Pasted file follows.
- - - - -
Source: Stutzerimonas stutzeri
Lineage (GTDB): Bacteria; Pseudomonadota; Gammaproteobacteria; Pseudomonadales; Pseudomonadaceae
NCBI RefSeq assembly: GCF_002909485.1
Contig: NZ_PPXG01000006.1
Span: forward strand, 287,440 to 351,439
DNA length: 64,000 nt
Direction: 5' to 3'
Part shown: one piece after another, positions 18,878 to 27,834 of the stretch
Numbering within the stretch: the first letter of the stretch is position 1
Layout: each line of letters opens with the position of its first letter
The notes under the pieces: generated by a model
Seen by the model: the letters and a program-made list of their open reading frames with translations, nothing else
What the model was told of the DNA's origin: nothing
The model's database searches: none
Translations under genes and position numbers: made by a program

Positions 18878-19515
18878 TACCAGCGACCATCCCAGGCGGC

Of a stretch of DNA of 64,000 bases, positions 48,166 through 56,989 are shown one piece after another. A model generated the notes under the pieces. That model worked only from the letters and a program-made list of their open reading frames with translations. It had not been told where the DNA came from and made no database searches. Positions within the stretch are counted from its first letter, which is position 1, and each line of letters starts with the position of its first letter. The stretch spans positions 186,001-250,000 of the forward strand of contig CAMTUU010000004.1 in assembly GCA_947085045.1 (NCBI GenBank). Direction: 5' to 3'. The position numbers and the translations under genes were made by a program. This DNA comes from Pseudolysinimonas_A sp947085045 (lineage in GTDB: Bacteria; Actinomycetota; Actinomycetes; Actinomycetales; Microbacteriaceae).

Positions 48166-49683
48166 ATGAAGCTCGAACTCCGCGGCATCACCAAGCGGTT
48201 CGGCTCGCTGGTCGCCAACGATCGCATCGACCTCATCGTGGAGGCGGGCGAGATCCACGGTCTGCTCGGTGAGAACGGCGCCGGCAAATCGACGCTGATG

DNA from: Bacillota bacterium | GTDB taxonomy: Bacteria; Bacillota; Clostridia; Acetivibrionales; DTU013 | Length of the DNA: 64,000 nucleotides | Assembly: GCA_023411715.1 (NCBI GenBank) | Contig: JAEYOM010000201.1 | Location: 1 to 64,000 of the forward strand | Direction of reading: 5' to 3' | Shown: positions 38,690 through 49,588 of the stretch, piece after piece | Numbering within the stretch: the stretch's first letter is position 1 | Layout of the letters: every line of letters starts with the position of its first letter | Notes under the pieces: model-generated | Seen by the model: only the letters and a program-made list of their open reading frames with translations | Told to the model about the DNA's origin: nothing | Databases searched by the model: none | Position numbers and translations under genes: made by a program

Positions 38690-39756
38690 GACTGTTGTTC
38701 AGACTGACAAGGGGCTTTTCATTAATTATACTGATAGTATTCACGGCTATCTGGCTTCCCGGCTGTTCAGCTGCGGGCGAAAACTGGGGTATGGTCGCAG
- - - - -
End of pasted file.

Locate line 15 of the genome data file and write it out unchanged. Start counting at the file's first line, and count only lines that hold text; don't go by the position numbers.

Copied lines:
Translations under genes and position numbers: made by a program